Our gross margin does bounce around a little bit based on the number of what we sell and the mix of the products and we also had a little bit weaker than we expected in our guidance. Shipments out of Neuro for Neurodiagnostics where the profit margin -- the gross profit margins are our highest. And so, that probably had the biggest impact on the quarter, followed then by this adjustment that Drew talked about and then he note to a much lesser extent, the lower margin mix coming out of Otoscan. I mean, I don't want to say that Otoscan was nothing, but it was pretty close to -- not really an issue for the gross margin, just because of the volume of it.

Jayson Bedford -- Raymond James -- Analyst

Okay. On the Newborn business, the business has, obviously, been under a bit of pressure here for a while. Just trying to gauge the impact of the new products. Will these new products be introduced in early '19 have an impact on the growth profile?

Jonathan Kennedy -- President, Chief Executive Officer and Director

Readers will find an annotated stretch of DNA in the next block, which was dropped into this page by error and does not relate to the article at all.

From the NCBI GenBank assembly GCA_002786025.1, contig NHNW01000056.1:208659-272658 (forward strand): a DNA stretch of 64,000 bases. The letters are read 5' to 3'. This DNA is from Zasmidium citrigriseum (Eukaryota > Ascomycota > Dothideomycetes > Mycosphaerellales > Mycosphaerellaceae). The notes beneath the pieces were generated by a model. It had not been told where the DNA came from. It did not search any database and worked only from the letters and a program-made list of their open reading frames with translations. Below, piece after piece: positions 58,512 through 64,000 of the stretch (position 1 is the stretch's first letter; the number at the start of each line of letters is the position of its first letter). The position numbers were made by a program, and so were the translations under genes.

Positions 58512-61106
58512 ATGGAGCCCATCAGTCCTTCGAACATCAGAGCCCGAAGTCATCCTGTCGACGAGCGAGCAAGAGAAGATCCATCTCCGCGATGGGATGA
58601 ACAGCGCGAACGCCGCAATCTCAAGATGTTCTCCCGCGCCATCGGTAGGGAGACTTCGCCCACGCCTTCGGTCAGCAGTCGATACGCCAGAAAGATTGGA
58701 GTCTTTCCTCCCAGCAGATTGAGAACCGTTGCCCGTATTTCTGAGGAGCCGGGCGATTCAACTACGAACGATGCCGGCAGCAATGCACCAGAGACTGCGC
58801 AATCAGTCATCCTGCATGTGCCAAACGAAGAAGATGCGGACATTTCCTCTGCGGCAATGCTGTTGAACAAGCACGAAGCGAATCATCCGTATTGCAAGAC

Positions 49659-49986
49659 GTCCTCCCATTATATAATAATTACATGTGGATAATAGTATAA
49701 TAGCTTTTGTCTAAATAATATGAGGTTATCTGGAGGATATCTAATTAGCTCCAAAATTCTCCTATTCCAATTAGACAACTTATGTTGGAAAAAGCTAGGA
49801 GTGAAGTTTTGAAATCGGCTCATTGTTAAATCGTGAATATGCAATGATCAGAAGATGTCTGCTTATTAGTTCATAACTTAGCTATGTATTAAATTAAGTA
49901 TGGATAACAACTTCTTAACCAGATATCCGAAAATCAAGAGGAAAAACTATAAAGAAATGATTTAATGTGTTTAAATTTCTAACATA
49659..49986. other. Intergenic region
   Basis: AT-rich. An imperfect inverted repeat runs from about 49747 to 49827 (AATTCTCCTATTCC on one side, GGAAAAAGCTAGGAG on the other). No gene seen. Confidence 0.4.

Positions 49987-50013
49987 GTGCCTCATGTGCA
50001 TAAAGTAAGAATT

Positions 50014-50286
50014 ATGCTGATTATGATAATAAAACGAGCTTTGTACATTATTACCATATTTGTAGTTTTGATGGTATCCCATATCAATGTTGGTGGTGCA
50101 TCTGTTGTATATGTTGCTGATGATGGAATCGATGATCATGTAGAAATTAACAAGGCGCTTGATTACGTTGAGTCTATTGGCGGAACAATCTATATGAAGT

I believe they will. It's pretty exciting, we will have a new hearing screener by the end of next year, more sooner than that, we will have a new RetCam device, which is our ROP screen device that we see in newborns. That product is 15 years old. This will be the first new product that RetCam -- for RetCam in many, many years. The old product has a lot of things to be desired in terms of connectivity to the hospitals network, the quality of the camera, the size of the device. So we're excited that that could drive an upgrade program in the United States.

So there is over a 1,000 RetCam devices in the United States that are of that age. So it would be reasonable to expect an upgrade to cycle that can last for several years from RetCam. And RetCam is extremely profitable for us and turned out to be a very big piece of the Newborn Care portfolio. And then on top of that, to a lesser extent, we have a new NICVIEW camera, which is our infant camera that is accessible from the outside to parents and friends and family can see babies in the NICVIEW. We have a new one of those coming out and we think that will help drive more adoption and some upgrades for the hospitals that already have them.

Jayson Bedford -- Raymond James -- Analyst

Okay. In the first two, the new RetCam, the new infant screener, they require 510(k), the camera does not, is that fair?